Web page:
Argus Wesleyan | The Olympic flame burns for only a few: how the Olympics failed black women in athletics

c / o

The Olympics opened for women in 1900, and for the most part things improved slowly but steadily. Initially, women could not compete in sports considered compatible with their femininity and their fragility. These included tennis, figure skating, horseback riding and other sports considered to fall under the “recreation” category. Thus, events such as the discus throw, the high jump or the 100-meter sprint were not on the agenda.

Women didn’t need to protect their femininity and were also able to participate in more intense sports, so they obviously didn’t like being left out. After lobbying the International Olympic Committee by hosting women’s Olympics, and after many ups and downs where women were re-excluded from athletics events, the Olympics finally demanded that all sports include both men. and women in 2007.

You know, only a hundred years. But who matters? And anyway, it’s not like there are still inequalities. They surely had to sort out all their problems since they had a whole century to do it. Law?


I don’t even know where to start. The point is, the Olympics are still not kind to women, especially black women. My recap of the story is primarily about the struggle of white women to compete in the Olympics. The first black woman to compete in the Olympics, Tidye Pickett Phillips, did it in 1932, 32 years after the first white woman.

American Sha’Carri Richardson has captured the hearts of many with her orange hair and long pink fingernails, the latter of which were chosen by his girlfriend. She also happens to be absolutely dominant on the track; running 10.86 seconds in the 100 meters, she currently holds the American record in this event. Yet she was absent from the 100-meter Olympic Games due to a returning positive drug test… for marijuana.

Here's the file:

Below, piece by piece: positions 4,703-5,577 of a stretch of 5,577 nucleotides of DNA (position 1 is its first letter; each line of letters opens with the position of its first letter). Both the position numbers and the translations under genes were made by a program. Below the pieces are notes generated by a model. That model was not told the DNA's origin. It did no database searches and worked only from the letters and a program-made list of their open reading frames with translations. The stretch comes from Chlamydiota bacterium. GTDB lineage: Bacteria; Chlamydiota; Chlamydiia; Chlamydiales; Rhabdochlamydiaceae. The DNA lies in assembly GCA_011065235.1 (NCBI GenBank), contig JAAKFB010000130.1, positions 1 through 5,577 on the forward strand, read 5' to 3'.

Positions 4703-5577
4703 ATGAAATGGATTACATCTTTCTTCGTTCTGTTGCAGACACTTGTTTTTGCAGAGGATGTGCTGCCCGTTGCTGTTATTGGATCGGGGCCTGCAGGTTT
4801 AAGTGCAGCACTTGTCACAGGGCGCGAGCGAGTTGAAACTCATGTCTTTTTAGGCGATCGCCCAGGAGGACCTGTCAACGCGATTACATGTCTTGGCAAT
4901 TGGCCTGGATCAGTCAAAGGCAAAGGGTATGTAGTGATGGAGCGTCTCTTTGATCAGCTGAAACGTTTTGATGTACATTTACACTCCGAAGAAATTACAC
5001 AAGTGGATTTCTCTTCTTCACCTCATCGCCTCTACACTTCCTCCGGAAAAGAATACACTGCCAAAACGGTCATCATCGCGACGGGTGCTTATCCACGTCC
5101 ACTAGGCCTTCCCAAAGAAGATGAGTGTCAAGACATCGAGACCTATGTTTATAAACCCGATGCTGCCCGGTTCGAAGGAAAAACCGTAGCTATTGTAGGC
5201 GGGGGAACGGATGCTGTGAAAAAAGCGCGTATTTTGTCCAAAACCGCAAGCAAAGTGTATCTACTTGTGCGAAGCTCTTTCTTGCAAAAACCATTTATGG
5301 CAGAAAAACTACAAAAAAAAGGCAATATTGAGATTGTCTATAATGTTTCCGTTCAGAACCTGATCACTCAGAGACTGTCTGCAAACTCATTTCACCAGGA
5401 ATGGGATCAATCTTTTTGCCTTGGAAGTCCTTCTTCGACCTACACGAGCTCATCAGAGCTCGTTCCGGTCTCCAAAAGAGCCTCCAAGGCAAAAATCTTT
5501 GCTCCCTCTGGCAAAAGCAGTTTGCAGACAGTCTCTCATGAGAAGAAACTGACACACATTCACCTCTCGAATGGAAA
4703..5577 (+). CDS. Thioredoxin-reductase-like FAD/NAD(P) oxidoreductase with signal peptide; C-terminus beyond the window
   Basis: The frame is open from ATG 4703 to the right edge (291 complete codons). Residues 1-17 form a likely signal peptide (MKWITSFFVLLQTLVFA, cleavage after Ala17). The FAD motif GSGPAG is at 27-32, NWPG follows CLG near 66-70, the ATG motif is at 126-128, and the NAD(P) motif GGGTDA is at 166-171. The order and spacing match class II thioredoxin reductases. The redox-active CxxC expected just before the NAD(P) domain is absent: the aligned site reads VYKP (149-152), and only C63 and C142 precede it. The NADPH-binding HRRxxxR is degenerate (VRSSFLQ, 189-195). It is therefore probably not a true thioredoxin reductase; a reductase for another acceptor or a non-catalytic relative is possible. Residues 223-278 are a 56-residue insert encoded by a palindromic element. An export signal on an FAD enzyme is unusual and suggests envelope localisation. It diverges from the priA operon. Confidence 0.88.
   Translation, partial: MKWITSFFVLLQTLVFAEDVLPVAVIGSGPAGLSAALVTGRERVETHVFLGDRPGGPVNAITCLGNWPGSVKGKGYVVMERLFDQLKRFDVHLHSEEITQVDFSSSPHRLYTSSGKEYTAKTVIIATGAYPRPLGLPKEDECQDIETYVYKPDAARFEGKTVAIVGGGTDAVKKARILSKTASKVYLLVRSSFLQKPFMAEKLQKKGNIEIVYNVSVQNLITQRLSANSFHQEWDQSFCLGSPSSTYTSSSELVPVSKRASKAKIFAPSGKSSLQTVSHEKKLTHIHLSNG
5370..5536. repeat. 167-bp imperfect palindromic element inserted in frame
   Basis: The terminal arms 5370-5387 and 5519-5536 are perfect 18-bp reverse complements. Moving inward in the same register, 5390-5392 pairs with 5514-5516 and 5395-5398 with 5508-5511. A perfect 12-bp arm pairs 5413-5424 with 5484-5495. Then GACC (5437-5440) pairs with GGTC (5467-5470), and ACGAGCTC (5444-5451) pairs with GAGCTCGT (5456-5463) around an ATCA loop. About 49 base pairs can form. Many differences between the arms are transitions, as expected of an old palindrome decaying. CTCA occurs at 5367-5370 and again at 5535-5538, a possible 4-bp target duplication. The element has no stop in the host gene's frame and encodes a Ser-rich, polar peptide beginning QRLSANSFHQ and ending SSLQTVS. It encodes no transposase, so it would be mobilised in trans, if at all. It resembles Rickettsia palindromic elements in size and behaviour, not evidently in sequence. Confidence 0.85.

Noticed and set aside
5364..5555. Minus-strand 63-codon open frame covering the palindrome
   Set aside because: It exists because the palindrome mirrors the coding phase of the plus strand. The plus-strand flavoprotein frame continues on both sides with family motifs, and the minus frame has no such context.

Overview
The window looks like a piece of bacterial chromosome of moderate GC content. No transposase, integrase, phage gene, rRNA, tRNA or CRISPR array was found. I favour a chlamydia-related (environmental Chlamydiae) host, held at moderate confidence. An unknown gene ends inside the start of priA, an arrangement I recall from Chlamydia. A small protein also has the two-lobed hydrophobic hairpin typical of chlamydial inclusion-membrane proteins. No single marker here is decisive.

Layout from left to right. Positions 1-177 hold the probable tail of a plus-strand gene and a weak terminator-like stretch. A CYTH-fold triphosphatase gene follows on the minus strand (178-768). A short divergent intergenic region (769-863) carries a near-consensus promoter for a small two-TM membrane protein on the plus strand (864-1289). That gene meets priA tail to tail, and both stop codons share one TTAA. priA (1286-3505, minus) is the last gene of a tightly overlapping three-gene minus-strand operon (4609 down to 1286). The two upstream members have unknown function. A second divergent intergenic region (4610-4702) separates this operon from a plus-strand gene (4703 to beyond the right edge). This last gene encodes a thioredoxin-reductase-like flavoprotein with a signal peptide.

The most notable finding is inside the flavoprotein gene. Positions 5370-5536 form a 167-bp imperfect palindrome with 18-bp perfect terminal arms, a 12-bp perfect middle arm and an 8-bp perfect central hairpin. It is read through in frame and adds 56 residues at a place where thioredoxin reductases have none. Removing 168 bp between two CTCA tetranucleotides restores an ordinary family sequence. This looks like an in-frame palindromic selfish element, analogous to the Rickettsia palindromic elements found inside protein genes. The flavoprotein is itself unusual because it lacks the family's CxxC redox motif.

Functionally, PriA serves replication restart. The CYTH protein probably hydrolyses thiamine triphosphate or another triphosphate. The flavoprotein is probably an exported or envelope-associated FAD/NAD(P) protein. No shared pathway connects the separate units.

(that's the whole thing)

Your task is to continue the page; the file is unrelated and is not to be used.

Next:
Around the same time, Shelby Houlihan, a white American runner, was nearly cleared to compete in the US track and field trials for the 5,000-meter run after testing positive for the steroid nandrolone. She claims to have eaten a pork offal burrito, which led to the allegedly incorrect result. I like this answer because you would have to eat more than a pound of pork offal to come close to a positive test. It’s not an obscene amount (although I wonder how that would go in a tortilla), but what’s even more interesting is that it the lawyer told the press that she actually ate a carne asada burrito, which is a steak, and the last time I checked the steak is not pork. It also does not contain nandrolone.

Marijuana, on the other hand, is legal in many states, as well as in Canada and Uruguay. The US Anti-Doping Agency bans the substance because it meets its three criteria that make a substance ineligible; marijuana poses a risk to the health of athletes, improves performance and violates the spirit of the sport. USADA states that marijuana is considered performance enhancing and mentions that this classification is due to human and animal studies, but does not cite its sources beyond certain basic information from the Centers for Disease Control and Protection. There are a 2011 source written by scientists who work for the World Anti-Doping Agency, a governing body that works closely with USADA, but critics have questioned the accuracy of the study.